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I'd really love your help with the following question:

For $n= pq$, where $p, q$ are both distinct odd prime numbers. I need to show that there is unit $a$ modulo $n$ such that $a^{(n-1)/2} \not\equiv (\frac{a}{n}) \bmod n$, where $\left(a\over n\right)$ is a Jacobi symbol.

I chose $a \equiv 1 (\bmod p)$ so we get that $a^{(q-1)/2} \equiv 1 (\bmod p)$ since $(q-1)/2$ is a positive integer. I feel it should follow from here that $a^{(q-1)/2} \equiv \left(a\over q\right)\equiv -1 (\bmod q)$, but I can't prove it to myself, why would it be correct? I'm missing something. With this I get that $\left(a\over n\right)\equiv -1 (\bmod q)$, and I am done, since $a=a^{(n-1)/2}=1 (\bmod q)$ so I get that $a^{(n-1)/2} \neq \left(a\over n\right) (\bmod q)$ and also for $\bmod n$ since $p|n$.


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@DonAntonio: Try \left(a\over b\right) mate: $\left(a\over b\right)$. – anon Jun 27 '12 at 11:11
Oh, dear: so easy and nice. Thanks @Anon – DonAntonio Jun 27 '12 at 11:16
This is a special case of the general fact that for any composite integer $n$ there is an $a \bmod n$ (in fact, at least half of all $a \bmod n$) such that $a^{(n-1)/2} \not\equiv (\frac{a}{n}) \bmod n$. Google Solovay-Strassen test or Euler-Jacobi pseudoprime. – KCd Jun 27 '12 at 21:09
up vote 3 down vote accepted

Take $\,p=3\,,\,q=5\,,\,a=4=1\pmod 3\,$ , then $$a^{\frac{q-1}{2}}=16=\left\{\begin{array}{} 1 \pmod 3\\1\pmod 5\end{array}\right.=1\pmod{15}$$so what you "you feel" it is implied is just not true.

Nevertheless, and following your argument, we see we need in element $\,a\in\left(\mathbb Z/pq\mathbb Z\right)^*\,$ as $\,a\,$ that you described, but it won't be that trivially easy it won't be that hard to find, either.

What didn't work with the above example? That we chose an element that was both a square modulo $\,p\,$ and modulo $\,q\,$, so we must avoid this.

So assume $\,p<q\,$ . Since there are $\,\displaystyle{\frac{r-1}{2}}\,$ non-zero squares modulo any prime $\,r\,$, we see we can always choose and element $\,a\,$ s.t. $$\left(a\over p\right)=-\left(a\over q\right)$$

In the example above, $\,2\,$ works: $$2^{\frac{15-1}{2}}=\left(2^4\right)2^3=1\cdot 2^3=8\neq -1=\left(2\over {15}\right)$$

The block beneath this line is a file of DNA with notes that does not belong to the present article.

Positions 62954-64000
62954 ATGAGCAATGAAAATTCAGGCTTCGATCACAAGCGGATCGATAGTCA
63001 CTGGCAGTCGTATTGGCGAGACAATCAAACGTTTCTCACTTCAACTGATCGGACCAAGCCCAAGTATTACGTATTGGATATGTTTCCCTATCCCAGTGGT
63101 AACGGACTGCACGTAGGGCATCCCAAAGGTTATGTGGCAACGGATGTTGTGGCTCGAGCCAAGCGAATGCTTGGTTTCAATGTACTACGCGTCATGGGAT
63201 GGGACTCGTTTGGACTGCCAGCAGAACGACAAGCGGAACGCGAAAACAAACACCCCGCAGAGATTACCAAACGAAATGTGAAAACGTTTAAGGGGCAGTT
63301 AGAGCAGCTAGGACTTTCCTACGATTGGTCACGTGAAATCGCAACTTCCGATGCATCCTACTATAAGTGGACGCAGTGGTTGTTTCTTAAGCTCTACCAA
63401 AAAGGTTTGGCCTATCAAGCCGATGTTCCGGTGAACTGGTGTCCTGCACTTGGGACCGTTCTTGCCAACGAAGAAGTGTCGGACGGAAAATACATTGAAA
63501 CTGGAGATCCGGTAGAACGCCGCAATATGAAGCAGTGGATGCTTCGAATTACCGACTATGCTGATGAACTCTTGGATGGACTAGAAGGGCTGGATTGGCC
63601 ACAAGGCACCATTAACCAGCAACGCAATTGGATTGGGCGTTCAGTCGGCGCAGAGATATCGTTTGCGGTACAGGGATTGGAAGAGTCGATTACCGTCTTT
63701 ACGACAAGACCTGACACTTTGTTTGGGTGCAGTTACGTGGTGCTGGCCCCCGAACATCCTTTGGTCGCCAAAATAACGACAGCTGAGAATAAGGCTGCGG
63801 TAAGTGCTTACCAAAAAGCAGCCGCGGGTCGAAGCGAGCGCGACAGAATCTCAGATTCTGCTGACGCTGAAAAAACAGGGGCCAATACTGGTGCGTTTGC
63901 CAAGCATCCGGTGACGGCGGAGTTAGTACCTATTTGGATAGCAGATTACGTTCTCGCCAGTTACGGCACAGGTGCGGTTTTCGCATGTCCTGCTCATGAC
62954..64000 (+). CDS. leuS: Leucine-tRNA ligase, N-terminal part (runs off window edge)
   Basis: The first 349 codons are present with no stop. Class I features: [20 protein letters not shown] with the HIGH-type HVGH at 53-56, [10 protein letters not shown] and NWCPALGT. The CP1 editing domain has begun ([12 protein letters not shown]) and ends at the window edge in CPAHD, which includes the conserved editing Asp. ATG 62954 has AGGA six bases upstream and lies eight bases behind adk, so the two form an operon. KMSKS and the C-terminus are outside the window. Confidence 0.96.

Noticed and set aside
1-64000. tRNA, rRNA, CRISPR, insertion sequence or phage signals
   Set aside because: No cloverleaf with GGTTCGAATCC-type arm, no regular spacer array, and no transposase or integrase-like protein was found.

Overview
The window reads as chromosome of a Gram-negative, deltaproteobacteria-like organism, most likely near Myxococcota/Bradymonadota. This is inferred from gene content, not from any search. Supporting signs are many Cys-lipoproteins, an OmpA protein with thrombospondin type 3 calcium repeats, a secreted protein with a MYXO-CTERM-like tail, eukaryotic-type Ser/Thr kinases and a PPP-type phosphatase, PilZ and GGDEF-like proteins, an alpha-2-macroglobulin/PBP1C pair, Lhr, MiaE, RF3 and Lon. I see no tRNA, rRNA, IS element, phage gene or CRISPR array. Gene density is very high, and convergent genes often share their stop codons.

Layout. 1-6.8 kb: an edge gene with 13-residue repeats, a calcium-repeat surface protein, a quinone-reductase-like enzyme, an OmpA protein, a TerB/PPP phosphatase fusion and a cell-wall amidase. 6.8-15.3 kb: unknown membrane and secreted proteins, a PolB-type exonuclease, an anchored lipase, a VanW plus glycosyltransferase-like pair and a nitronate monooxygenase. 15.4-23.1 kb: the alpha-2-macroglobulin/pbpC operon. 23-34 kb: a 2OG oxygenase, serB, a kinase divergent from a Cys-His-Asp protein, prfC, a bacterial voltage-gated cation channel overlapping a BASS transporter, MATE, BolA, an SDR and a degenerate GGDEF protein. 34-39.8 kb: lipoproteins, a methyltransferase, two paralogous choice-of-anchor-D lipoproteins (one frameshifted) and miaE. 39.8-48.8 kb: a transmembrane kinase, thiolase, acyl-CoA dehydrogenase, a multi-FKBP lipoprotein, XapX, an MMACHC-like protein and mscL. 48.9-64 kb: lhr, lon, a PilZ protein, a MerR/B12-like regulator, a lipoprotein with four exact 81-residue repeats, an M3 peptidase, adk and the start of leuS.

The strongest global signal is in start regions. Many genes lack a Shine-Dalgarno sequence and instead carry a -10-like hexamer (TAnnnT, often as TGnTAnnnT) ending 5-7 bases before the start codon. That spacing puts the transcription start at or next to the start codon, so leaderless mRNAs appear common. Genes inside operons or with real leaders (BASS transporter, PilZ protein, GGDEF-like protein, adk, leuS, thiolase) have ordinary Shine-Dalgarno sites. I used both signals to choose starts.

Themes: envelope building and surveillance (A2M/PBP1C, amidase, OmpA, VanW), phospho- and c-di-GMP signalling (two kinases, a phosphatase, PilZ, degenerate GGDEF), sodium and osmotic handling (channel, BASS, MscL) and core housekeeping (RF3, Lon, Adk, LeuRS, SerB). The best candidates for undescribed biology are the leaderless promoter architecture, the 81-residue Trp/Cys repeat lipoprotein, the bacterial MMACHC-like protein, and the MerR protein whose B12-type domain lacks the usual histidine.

Hopefully the above is what you meant and this will help you.

Added This addition comes trying to address Erick's comments below.

As already said, for any prime $\,r\,$ there are exactly $\,\displaystyle{\frac{r-1}{2}}\,$ non-zero quadratic residues modulo $\,r\,$, which is exactly half of the non-zero elements of the field $\,\mathbb F_r:=\mathbb Z/r\mathbb Z\,$.

Now, for $\,a\in\mathbb Z/n\mathbb Z\,\,,\,\,n=pq\,$ , we have $$1=\left(a\over pq\right)=\left(a\over p\right)\left(a\over q\right)\Longrightarrow$$either $\,a\,$ is a quadratic residue modulo both $\,p\,,\,q\,$ or else it is a non-quadratic residue modulo both $\,p\,,\,q\,$ .

In particular, if $\,a\,$ is a quadratic residue modulo $\,n\,$, then it must be a quadratic residue modulo both $\,p\,,\,q\,$ . As any quadratic residue modulo a prime has two different square roots, we get that any quadratic res. modulo $\,n\,$ has 4 different roots (this is easily obtained applying the Chinese Remainder Theorem), and since any element in $\,\left(\mathbb Z/n\mathbb Z\right)^*\,$ is a square root of some element, if we denote the set of quadratic res. modulo $\,n\,$ by $\,Q_n\,$, we get $$|Q_n|=\frac{\left|\left(\mathbb Z/n\mathbb Z\right)^*\right|}{4}=\frac{(p-1)(q-1)}{4}$$

We want to prove the existence of an element $\,a\in\left(\mathbb Z/n\mathbb Z\right)^*\,$ s.t. $\,\displaystyle{\left(a\over p\right)=-\left(a\over q\right)}\,$ , but if we put $$NQ_n:=\left\{b\in \left(\mathbb Z/n\mathbb Z\right)^*\;\;;\;\;\left(b\over p\right)=\left(b\over q\right)=-1\right\}$$ this follows from the fact that $$|Q_n|=|NQ_n|$$ as there's the same number of quadratic and non-quadratic res. modulo a prime, so we're left with $$\frac{\left|\left(\mathbb Z/n\mathbb Z\right)^*\right|}{2}$$elements that are either quadratic residues modulo $\,p\,$ or modulo $\,q\,$ but not both, and any of these will do.

Please do not hesitate to make any comment if you see any mistake or "weird" thing above.

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Thank you for the answer. Does it always true that for every odd square-free $n$ there's $a$ such that $(\frac{a}{n})=-1$? – Jozef Jun 27 '12 at 13:56
You're welcome, @Jozef, and yes: just let $\,p\,$ be any prime dividing $\,n\,$ and let $$a\in\left(\mathbb Z/p\mathbb Z\right)^*\,\,\text{be a non-square residue}\,\Longrightarrow \left(a\over n\right)=-1$$ – DonAntonio Jun 27 '12 at 14:06
Oh silly me, it's basically the definition of it :) – Jozef Jun 27 '12 at 14:18
@DonAntonio Are you sure your construction in the comments is for the Jacobi symbol $(\tfrac{a}{n})$ and not the Legendre symbol $(\tfrac{a}{n})$? – Erick Wong Jun 27 '12 at 22:43
@ErickWong, you're right: I completely forgot about the Jacobi symbol when I tried to address Jozef's comments! But taking the Jacobi symbol as a product of Legendre symbols, we get $$-1=\left(a\over n\right)=\left(a\over p\right)\left(a\over q\right)\Longleftrightarrow$$ with $\,a\,$ is a square modulo $\,p\,$ and a non-square modulo $\,q\,$ or the other way around. Then we can use the argument given in my answer, because there are more squares modulo the greatest prime, so we can choose one of these that won't be a square when reduced the smaller prime. Thanks a lot for your comment! +1 – DonAntonio Jun 28 '12 at 1:51

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